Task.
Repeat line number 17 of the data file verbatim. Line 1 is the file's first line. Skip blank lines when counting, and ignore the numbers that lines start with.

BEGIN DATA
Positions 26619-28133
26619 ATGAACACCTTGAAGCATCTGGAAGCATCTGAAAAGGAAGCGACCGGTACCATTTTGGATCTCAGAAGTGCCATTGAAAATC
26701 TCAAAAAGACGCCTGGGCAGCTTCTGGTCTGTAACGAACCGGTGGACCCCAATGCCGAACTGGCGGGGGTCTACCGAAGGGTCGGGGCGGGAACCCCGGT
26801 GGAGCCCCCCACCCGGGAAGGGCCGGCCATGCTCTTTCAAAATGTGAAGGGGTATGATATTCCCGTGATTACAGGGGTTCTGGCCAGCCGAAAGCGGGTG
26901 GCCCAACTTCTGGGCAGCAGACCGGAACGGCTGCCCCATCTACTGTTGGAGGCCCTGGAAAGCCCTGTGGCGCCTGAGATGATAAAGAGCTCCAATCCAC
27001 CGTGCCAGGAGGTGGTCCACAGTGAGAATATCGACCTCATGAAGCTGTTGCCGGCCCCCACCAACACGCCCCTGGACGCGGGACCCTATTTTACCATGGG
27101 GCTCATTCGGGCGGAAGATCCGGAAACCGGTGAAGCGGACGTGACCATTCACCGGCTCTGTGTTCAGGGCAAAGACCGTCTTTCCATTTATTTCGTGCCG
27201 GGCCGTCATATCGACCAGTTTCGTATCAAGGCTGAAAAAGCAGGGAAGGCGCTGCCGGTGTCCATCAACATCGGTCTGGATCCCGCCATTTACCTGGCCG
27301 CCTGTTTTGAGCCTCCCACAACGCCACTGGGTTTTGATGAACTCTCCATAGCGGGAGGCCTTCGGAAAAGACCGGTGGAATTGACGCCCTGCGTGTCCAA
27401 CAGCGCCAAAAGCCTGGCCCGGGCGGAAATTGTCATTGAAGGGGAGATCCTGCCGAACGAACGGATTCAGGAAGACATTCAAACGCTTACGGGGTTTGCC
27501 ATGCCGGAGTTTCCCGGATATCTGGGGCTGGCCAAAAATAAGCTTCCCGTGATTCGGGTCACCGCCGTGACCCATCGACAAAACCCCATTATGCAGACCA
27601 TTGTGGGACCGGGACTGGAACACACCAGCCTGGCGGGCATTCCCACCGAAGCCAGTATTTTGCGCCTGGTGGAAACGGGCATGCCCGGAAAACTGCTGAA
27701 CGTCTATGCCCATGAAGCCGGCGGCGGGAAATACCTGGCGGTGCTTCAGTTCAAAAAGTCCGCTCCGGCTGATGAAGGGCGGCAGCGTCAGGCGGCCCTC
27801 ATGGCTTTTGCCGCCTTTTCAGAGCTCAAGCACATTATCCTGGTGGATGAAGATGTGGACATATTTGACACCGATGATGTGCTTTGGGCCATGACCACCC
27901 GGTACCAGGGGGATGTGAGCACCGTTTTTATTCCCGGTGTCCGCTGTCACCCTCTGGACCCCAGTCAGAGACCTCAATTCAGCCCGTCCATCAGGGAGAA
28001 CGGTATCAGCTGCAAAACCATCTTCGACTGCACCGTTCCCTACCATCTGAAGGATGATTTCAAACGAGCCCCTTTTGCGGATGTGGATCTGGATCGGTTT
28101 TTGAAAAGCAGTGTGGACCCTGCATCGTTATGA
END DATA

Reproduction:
28101 TTGAAAAGCAGTGTGGACCCTGCATCGTTATGA